A recent survey by the Drug Policy Alliance found New York’s medical cannabis program is plagued by unaffordable medicine and “overall inaccessibility,” based on feedback from 255 patients and caregivers.
According to the report, more than half of those surveyed have, so far, been unsuccessful finding a doctor to certify them for the program and three out of five have been waiting three to four months to find a physician registered with the program. Of the respondents who have obtained medical cannabis through the program, 77 percent reported being unable to afford the necessary medicine, with 70 percent saying it would cost them $300 or more per month.
“New Yorkers deserve more transparency and information about how the state’s medical marijuana program is performing,” Julie Netherland, PhD, director of the Drug Policy Alliance’s Office of Academic Engagement said in a press release. “Our data confirms what we have heard from patients and caregivers for months – New York’s program is not easily accessible, and even for patients who manage access the program, most cannot afford the medication. We urge the legislature to act quickly and pass these bills to improve the program so patients in need can get relief.”
Following their report, the group is urging lawmakers to pass three bills that would help overhaul the system. The bills, sponsored in the state Assembly by Assemblyman Richard Gottfried (D), would authorize nurse practitioners and physician assistants to certify patients for the program (A.9510), add chronic pain as a qualifying condition (A.9514A), and add more producers and dispensaries in the state (A.9747A). Both carry same-as bills in the Republican-dominated state Senate. A.9510 (S.6998) passed the Assembly last month and now sits in the Senate Health Committee, where it is sponsored by Sen. Diane Savino (D). A.9514A and A.9747A have both stalled in the Assembly following their move out of their Health Committee.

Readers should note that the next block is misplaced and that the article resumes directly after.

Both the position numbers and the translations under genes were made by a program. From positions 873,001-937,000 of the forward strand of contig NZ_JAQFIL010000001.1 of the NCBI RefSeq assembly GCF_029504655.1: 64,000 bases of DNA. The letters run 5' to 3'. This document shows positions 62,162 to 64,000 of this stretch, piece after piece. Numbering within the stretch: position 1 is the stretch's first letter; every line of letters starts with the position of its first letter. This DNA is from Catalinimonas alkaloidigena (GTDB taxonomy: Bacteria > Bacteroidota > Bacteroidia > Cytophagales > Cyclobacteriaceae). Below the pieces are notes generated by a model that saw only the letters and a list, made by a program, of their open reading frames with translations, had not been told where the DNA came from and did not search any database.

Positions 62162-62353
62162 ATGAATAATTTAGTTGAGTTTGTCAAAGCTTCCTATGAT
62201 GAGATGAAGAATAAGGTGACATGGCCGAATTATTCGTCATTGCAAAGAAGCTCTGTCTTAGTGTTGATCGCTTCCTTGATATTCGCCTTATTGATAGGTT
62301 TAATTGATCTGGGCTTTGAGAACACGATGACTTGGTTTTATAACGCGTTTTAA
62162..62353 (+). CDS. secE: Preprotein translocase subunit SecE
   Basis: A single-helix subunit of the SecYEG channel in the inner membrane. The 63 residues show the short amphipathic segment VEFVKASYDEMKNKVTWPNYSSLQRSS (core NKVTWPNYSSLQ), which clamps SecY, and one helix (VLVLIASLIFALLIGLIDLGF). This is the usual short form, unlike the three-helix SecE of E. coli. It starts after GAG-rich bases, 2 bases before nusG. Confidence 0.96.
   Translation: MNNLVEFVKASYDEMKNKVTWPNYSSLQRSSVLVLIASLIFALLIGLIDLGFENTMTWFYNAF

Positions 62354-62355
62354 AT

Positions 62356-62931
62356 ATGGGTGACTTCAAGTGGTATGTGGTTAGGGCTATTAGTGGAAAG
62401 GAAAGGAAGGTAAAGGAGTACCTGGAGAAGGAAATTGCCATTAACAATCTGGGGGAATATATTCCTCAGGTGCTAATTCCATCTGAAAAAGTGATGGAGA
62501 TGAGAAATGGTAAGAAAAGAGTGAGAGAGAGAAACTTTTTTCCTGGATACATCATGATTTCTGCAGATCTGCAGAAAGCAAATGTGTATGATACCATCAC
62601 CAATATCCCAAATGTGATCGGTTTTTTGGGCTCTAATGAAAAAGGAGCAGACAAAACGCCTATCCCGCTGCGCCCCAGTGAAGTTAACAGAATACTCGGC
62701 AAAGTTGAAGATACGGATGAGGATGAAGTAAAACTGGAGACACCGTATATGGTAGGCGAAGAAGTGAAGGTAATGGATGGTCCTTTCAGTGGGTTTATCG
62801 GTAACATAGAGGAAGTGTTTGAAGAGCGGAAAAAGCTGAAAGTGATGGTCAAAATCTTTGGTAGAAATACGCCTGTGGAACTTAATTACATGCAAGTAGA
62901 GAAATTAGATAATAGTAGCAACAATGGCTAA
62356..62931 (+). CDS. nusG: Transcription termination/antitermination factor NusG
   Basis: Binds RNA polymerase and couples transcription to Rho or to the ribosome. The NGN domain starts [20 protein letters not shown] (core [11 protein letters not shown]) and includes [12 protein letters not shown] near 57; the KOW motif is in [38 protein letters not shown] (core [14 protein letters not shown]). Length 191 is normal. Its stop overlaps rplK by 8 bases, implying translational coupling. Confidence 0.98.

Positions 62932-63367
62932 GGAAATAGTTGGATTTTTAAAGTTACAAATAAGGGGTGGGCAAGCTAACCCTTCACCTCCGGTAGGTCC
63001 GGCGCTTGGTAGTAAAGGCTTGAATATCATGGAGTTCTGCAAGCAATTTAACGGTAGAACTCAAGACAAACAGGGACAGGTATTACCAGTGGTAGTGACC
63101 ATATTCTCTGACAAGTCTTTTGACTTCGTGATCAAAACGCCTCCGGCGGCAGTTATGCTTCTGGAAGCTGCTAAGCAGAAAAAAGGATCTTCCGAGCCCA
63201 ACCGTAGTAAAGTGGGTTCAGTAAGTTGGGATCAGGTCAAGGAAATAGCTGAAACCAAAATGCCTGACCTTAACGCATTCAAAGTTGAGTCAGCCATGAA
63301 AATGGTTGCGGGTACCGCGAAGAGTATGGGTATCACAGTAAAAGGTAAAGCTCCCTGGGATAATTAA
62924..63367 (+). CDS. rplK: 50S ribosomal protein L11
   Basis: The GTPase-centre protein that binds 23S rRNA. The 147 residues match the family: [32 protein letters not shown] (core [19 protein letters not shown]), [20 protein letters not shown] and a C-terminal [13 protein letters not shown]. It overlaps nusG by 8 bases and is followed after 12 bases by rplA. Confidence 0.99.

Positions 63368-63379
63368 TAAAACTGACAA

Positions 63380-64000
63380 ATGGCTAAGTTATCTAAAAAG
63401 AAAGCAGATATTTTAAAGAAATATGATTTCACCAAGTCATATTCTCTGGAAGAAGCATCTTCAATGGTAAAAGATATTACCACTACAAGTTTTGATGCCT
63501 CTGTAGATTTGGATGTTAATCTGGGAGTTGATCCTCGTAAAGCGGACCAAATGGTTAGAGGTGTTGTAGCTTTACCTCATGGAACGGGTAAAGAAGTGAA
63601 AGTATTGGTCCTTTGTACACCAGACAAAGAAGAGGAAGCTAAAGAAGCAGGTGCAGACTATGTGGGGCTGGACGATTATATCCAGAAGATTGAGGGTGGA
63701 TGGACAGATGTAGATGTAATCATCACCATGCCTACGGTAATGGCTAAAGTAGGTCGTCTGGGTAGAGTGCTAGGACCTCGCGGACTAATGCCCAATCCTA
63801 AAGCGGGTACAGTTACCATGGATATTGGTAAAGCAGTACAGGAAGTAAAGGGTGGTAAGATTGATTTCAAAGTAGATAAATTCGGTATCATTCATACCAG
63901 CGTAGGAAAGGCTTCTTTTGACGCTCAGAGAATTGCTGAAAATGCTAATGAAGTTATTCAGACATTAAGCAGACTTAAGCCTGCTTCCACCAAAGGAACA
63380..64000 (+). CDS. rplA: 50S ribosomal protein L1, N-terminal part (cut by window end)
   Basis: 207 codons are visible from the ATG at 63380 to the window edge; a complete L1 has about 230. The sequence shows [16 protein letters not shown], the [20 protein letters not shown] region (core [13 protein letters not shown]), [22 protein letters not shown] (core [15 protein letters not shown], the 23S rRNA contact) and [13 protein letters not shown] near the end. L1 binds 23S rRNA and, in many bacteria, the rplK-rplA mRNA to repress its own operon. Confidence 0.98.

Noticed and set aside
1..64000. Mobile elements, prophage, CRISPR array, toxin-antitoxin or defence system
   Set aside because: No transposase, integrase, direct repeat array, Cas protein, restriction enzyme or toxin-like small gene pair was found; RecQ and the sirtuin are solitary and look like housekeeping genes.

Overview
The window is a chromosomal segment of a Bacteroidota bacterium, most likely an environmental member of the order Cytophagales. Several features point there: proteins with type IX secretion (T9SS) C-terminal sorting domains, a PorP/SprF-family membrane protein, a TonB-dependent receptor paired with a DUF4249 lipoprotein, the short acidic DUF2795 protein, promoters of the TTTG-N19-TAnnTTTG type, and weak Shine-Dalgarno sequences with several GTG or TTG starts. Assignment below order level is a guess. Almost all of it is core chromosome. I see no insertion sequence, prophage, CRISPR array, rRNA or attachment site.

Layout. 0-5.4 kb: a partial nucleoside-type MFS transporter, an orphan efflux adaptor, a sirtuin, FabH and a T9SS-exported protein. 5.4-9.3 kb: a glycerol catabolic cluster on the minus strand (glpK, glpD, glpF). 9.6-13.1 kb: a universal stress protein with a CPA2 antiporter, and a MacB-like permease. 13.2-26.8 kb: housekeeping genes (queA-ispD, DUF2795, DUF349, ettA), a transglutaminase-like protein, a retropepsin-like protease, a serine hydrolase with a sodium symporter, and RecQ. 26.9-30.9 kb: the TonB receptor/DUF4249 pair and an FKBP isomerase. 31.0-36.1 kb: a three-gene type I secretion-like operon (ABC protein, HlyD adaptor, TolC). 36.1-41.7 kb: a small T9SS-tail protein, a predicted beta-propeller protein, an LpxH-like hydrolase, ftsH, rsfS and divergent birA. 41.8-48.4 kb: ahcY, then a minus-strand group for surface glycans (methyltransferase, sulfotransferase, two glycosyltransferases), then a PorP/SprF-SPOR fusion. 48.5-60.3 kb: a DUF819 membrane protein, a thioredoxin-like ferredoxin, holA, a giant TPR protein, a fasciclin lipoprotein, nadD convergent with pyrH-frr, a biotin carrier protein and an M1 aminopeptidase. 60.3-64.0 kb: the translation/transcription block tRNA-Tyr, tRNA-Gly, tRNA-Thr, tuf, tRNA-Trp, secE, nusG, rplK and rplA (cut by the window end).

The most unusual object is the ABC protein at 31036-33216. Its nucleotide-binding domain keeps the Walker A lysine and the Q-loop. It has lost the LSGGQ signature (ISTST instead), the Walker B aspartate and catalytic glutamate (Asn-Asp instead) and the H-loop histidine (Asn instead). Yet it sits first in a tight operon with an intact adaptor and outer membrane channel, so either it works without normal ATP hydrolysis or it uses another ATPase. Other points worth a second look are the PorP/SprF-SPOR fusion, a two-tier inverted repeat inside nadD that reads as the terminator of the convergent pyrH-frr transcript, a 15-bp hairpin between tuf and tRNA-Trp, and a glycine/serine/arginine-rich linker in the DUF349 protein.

The lack of dispensaries allowed under the law was a concern for advocates from the beginning – allowing for just 20 total dispensaries for a state of almost 20 million people and 54,000-square-miles. The Drug Policy Alliance survey found that 27 percent of registered patients and caregivers travelled one to five hours to access a dispensary.
During a press conference last week, Gottfried and advocates lobbied for lawmakers to pass the proposals. During his remarks, Gottfried was hopeful the bills would be voted on by lawmakers this session – which ends on June 16.
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